The first day Beebe and Poole sat in Prock's truck while his dog pack howled vainly after a bear it could not tree. "Prock told us not to worry, there were plenty more bears around," Beebe recalled. "At four the next morning C.J.'s wife Dorothy came pounding at the door of our motel room. 'Come on,' she yelled, 'C.J.'s got a bear treed.' " According to Beebe, he was a little suspicious when Mrs. Prock told him that C.J. had the bear cornered about four or five miles down a dirt road on the outskirts of town and to look for his truck on the left-hand side of the road.
They found Prock, all right, and a bear cornered in a stand of lodgepole pine. Bill Poole killed it. An hour later the dogs bayed another bear, and it was up to Beebe to shoot it. "I did," Beebe recalls, "but I'm not a damned bit proud that I did. When it tumbled out of the tree I saw that its hide was badly rubbed. In April a bear should be fresh out of hibernation, with a hide as thick and glossy as an Afghan rug. I wondered then about the scrapes—that they might have been the result of caging. And just as I never had the guts to say no and let that bear go, I never had the guts to ask Prock if the bear had been a released animal."
One hunter who did have the guts to say no to a Prock setup was Roy L. Goulart, a real-estate magnate from El Cajon, Calif. On the morning of Feb. 19, 1973 Goulart was offered a shot at a jaguar cornered by Prock's dogs in the Apache Creek area. Goulart refused the shot: the cat was too small for his taste. Prock was dismayed, but that night he brought another cat—this time a good-sized one—into Goulart's sights. Goulart took it. Like so many of the men who hunted with Prock, Goulart had been told that the matter of licenses and permits had already been taken care of out of their down payment. After all, with a $3,500 price tag on a jaguar, one assumes that the nitty-gritty details of the hunt have been looked after by the guide. In point of fact, Goulart had no license, and thus his name appeared in the indictment, though not as one of those indicted.
Most of the detective work in the case was performed by Nando Mauldin, 46, formerly assistant chief of wildlife enforcement for the New Mexico Game and Fish Department and now an administrative staff officer with the U.S. Fish and Wildlife Service. During his nearly 19 years with the department Mauldin was the busiest buster of game-law violators in New Mexico's history. But the Prock case was probably the biggest—and surely the most scandalous—of his career. It came to his attention after a federal wildlife agent in Spokane, Dale Home, discovered some jaguar hides sent from New Mexico in the inventory of the Knopp Bros. Taxidermy Studio. Home knew there were no wild jaguars in New Mexico and the investigation came into Mauldin's hands.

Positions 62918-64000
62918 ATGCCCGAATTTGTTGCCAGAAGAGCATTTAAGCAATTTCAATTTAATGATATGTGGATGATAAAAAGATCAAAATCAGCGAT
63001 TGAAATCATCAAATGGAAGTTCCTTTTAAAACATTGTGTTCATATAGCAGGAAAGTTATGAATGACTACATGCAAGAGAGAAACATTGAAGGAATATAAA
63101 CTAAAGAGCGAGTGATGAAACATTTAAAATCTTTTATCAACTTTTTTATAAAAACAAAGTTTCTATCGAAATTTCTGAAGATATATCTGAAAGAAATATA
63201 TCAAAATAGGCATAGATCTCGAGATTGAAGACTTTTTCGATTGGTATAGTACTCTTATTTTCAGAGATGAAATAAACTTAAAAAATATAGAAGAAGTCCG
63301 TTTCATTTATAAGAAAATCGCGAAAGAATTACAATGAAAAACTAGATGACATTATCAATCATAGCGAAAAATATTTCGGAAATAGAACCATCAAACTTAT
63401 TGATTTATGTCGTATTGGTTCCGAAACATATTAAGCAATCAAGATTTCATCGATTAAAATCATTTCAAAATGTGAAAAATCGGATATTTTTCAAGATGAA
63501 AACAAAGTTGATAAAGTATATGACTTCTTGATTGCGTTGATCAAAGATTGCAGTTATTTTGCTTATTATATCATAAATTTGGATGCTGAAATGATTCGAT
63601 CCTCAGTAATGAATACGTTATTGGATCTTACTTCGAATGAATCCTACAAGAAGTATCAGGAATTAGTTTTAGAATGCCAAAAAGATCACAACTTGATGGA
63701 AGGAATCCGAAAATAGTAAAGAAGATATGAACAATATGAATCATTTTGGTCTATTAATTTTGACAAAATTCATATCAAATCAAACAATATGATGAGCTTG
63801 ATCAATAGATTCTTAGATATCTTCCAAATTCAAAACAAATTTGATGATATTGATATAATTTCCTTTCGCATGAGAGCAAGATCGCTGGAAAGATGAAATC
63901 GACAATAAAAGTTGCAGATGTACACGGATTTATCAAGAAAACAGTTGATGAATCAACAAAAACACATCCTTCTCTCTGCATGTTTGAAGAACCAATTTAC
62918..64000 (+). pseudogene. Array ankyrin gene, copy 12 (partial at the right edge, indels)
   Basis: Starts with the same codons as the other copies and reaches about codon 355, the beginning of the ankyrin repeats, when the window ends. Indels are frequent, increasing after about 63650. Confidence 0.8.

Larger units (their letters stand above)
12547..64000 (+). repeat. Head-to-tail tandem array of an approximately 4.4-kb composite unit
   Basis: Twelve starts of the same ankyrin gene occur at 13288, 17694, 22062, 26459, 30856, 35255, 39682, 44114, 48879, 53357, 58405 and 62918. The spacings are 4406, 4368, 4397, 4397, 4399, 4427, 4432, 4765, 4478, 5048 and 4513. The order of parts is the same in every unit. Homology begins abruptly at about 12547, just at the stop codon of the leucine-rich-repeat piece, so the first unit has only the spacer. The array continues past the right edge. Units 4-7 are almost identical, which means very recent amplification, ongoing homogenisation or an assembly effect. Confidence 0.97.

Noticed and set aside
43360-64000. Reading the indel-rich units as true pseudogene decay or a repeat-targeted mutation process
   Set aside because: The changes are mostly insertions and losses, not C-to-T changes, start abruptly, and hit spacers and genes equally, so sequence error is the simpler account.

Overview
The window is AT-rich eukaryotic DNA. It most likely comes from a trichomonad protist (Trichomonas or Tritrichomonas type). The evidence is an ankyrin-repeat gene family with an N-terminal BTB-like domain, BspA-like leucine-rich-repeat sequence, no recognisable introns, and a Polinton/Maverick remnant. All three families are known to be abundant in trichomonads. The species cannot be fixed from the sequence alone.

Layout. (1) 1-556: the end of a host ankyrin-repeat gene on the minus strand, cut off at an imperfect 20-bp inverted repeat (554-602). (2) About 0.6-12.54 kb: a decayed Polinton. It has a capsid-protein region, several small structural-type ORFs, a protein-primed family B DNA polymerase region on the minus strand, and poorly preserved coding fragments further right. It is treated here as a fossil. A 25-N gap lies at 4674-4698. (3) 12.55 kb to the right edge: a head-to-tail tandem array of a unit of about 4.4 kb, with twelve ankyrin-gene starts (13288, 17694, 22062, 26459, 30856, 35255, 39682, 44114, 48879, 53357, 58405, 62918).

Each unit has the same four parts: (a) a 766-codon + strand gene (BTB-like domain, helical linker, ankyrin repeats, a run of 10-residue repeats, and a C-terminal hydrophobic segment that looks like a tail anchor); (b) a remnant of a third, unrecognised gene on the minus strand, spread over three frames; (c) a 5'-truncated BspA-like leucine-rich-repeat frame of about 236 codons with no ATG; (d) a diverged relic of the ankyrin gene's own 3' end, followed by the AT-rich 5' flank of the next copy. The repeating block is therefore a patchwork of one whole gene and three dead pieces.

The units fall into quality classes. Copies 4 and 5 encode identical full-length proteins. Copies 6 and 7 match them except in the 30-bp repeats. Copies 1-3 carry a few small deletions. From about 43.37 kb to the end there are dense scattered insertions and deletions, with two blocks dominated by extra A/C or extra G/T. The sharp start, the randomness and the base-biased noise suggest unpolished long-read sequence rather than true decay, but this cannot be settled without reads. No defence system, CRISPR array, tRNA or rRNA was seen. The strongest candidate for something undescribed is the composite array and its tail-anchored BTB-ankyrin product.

Under the Lacey Act, which prohibits interstate transportation of unlawfully taken wild animals, Prock was liable to a $10,000 fine and /or a year in prison for each of his alleged violations. On the conspiracy charge the penalties are the same. Moreover, courts usually look sternly at second offenders: Prock had been convicted of a Lacey Act violation in Arizona on June 19, 1964 when a U.S. District Court judge fined him $300 and suspended a 90-day prison sentence, at the same time forbidding Prock any further guiding in Arizona.
Despite Prock's past performance, Judge Anderson was remarkably lenient. He fined Prock $5,000 and sentenced him to a year in prison, plus two years probation, on the conspiracy charge—then suspended all of that sentence except for a $2,000 fine.
"You bet your life I'm mad," exclaimed Rick Smith, the young Albuquerque-based Assistant U.S. Attorney who had prepared the original indictment and who had rather naively gone along with the plea-bargaining settlement by which Prock avoided trial on the five charges involving the cats themselves. "The $2,000 fine works out to less than the sales taxes Prock would have paid for that amount of hunting. If I'd said no to the plea, and even if we had lost on all six counts, still we would have punished him financially—just in the legal costs—far more than this fine does. I feel terrible about it."
What makes not only Smith but everyone else involved in the investigation feel even worse is the fact that the New Mexico Department of Game and Fish spent between $10,000 and $20,000 on the case, not including Investigator Nando Mauldin's time. Citing the "extremely flagrant nature" of the crimes, the department's director, Ladd S. Gordon, said, "We recognize that the courts are under certain constraints, but we in the wildlife profession feel that the most effective way to minimize these serious types of violations lies in considerably greater penalties being assessed." Gordon left unstated the fear that every outdoorsman who respects game and the game laws must feel: If a man like C.J. Prock can get away with that kind of game law violation with a mere slap on the wrist, what incentive is there for investigative agencies and men like Mauldin and Home to continue their work? And what real hope is there left for endangered species like the jaguar?